Using the SDT, Goldstone established that every major coup or revolution is preceded by a surge in fertility. As a result, the size of the population exceeds its economic possibilities for self-sufficiency. A crisis comes, the population’s standard of living the drops sharply, and unrest begins. At the same time, the state loses political flexibility and the elites split, with some of them siding with the protesters against the current system. A coup takes place, usually accompanied by an explosion of violence and a civil war.

Later, Goldstone’s ideas were picked up and developed by Russian scientists and scholars, including not only Peter Turchin but also Sergei Nefyodov, Leonid Grinin and HSE Professor Andrei Korotayev. They applied their developments to predict socio-historical dynamics in the United States and Great Britain, as well as other Western European countries.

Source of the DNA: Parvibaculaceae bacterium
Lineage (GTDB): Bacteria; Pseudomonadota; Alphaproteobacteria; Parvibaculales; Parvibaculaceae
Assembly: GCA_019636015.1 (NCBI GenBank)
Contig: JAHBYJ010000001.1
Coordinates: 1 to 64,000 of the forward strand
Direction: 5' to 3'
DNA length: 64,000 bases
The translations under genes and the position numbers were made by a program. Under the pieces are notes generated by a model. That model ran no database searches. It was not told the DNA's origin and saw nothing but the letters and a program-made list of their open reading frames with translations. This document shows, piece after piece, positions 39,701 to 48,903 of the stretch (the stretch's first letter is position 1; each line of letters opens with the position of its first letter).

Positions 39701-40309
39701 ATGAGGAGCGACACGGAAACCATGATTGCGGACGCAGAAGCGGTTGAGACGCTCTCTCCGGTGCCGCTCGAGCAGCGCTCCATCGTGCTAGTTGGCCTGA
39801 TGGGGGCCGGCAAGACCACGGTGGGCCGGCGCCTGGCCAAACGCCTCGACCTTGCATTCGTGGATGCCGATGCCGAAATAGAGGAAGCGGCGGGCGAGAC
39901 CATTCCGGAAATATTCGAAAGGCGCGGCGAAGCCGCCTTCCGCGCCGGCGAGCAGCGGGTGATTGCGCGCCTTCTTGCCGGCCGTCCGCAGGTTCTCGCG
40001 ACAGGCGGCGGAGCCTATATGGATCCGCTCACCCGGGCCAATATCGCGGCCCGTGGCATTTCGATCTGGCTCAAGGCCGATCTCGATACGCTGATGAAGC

How does it work?

Structural demographic theory consists of four main components:

 the state (size, income, expenses, debts, the legitimacy of power, etc.);

 population (size, age structure, urbanization, wage level, social optimism, etc.);

 elites (number and structure, sources of their income and current welfare, conspicuous consumption, internal competition, social norms);

 factors of instability (radical ideologies, terrorist and revolutionary movements, acts of violence, riots, and revolutions).

Goldstone himself also proposed methods to operationalize and measure them, as well as a general integral indicator that allows future unrest to be predicted—an indicator of political stress Ψ (PSI, or the political stress indicator). Retrospective studies have shown that Ψ was off the charts before the French Revolution, the English Civil War, and the crisis of the Ottoman Empire. Therefore, if the mathematical model shows the growth of Ψ curve at any time intervals in the future, then we can confidently speak about coming socio-political instability at this time in this region.

In general terms, the equation for calculating Ψ looks like this:

Ψ = MMP * EMP * SFD